Legolas dodged, but the wolf was quick, biting into his arm. Even as it did, Legolas had knife in his other hand, and it slid into the wolf as effortlessly as sliding into butter.
The wolf fell dead, torn cloth in its mouth.
“Draug!” came a cry, as the elves scrambled. Legolas wasted no time caring for his wound, chasing down the hill and to he ships. Arrows whizzed through the air seeking their prey, and blood began to stain the ground. More blood, always more blood.
Gimli and Sam were not to be seen anywhere, but Legolas felt confident they could handle themselves. Silently, he crept forward, searching out his small ship.
The wolves were falling quickly, no match for elven bows and swords. But in the fighting, no one looked at the small ship setting sail. No one paid attention to the golden arrows felling the biggest wolf of all - the farewell of Legolas.
When the fighting was over, the ship was already far out at sea, the winds giving it good speed.
Sinking down in the boat, Legolas clutched his bow. Middle-earth was fading into the fog, becoming grey and dull.
“Namarië,” he said softly.
“Elves and your dramatic sentiments,” a gruff voice coming from the biggest bundle muttered.
“Gimli!” the Elf exclaimed, as the bundle stood and revealed itself to indeed be Gimli. “What are you doing here?”
“Felt like a day out on the sea,” the Dwarf replied, meeting Legolas's hard stare. “You are a bigger fool than I took you for if you think I would let you go alone.”
“I am a fool? Gimli, this is not your…”
“This is not mine what? The fate of the world concerns us all, does it not? And even if the threat was merely for the elves, I would still come. For you, and for Lady Galadriel. You are my friend, Legolas, and I will not let you do this alone. Sam was coming as well…”
“Let me finish, you fool elf. Sam was coming, but when he fell asleep I carried him off the boat. I have been waiting for you to make this move – Did you think all that wandering in caves had made me blind?”
They stared at each other, a contest of will. It was Legolas who finally looked away, shaking his head lightly.
“Your stubbornness may cost us both, Gimli, but I cannot help the joy in my heart at having you here. So be it. Whatever awaits us, we will face it together.”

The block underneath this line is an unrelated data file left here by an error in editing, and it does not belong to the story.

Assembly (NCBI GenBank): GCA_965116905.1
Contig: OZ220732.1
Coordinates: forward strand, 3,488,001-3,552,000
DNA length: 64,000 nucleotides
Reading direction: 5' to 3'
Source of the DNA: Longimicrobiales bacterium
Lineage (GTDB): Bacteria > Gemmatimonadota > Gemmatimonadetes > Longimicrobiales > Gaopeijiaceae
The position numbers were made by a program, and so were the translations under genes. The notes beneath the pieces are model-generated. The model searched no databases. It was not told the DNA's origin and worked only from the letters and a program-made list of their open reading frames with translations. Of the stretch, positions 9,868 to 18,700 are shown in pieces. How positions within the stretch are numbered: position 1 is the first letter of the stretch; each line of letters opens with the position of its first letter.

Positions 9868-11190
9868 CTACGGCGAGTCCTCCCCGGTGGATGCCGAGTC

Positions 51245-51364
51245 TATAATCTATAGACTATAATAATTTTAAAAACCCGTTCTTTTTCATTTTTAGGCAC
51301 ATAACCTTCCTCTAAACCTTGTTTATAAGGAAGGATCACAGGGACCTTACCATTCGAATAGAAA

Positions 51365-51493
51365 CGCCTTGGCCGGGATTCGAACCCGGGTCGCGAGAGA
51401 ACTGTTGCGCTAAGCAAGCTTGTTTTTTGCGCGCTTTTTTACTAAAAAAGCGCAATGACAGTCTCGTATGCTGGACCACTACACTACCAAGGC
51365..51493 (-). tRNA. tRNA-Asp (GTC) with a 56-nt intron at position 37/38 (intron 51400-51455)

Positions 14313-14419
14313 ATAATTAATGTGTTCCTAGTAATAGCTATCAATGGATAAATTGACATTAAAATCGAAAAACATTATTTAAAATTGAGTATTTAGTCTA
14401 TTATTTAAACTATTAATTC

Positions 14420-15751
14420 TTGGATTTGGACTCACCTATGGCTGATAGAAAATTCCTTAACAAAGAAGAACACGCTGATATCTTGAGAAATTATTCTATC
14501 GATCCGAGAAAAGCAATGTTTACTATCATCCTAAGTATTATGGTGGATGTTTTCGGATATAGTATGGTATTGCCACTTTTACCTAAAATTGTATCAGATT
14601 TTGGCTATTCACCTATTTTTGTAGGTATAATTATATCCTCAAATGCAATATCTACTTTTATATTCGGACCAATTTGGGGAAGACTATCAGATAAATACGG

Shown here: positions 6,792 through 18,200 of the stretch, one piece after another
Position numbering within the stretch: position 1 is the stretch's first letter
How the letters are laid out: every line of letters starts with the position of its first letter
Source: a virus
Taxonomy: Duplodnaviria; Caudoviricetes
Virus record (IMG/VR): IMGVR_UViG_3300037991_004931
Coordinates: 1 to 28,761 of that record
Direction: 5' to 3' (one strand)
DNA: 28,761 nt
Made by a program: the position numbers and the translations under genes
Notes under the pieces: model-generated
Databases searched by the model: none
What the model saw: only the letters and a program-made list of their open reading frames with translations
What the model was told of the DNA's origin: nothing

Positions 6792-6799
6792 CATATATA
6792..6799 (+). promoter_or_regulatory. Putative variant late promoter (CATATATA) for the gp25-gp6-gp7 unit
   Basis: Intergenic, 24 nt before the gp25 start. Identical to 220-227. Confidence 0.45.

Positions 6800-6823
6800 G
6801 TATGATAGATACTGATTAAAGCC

“That is more like it,” Gimli replied. “Say, you did not bring any pipe weed, did you?”
“I did,” Sam said bravely, peeking up from a smaller bundle.
“Begging your pardon, Master Gimli, but knew you would try to get me off the boat,” Sam replied. He met the stares defiantly. “I only pretended to sleep, and went back when you slain the wolf.”
“I have been fooled by a hobbit,” Gimli muttered. “I should have known – You take after Frodo, my dear hobbit. Give me some pipe weed and perhaps I will forgive you.”
Smiling, Sam handed the dwarf a pouch.
The sun was perhaps dark, but it occurred suddenly to Legolas that he was basking in light. The light of souls so bright no darkness could dull it.
This is a work of fan fiction, written because the author has an abiding love for the works of J R R Tolkien. The characters, settings, places, and languages used in this work are the property of the Tolkien Estate, Tolkien Enterprises, and possibly New Line Cinema, except for certain original characters who belong to the author of the said work. The author will not receive any money or other remuneration for presenting the work on this archive site. The work is the intellectual property of the author, is available solely for the enjoyment of Henneth Annûn Story Archive readers, and may not be copied or redistributed by any means without the explicit written consent of the author.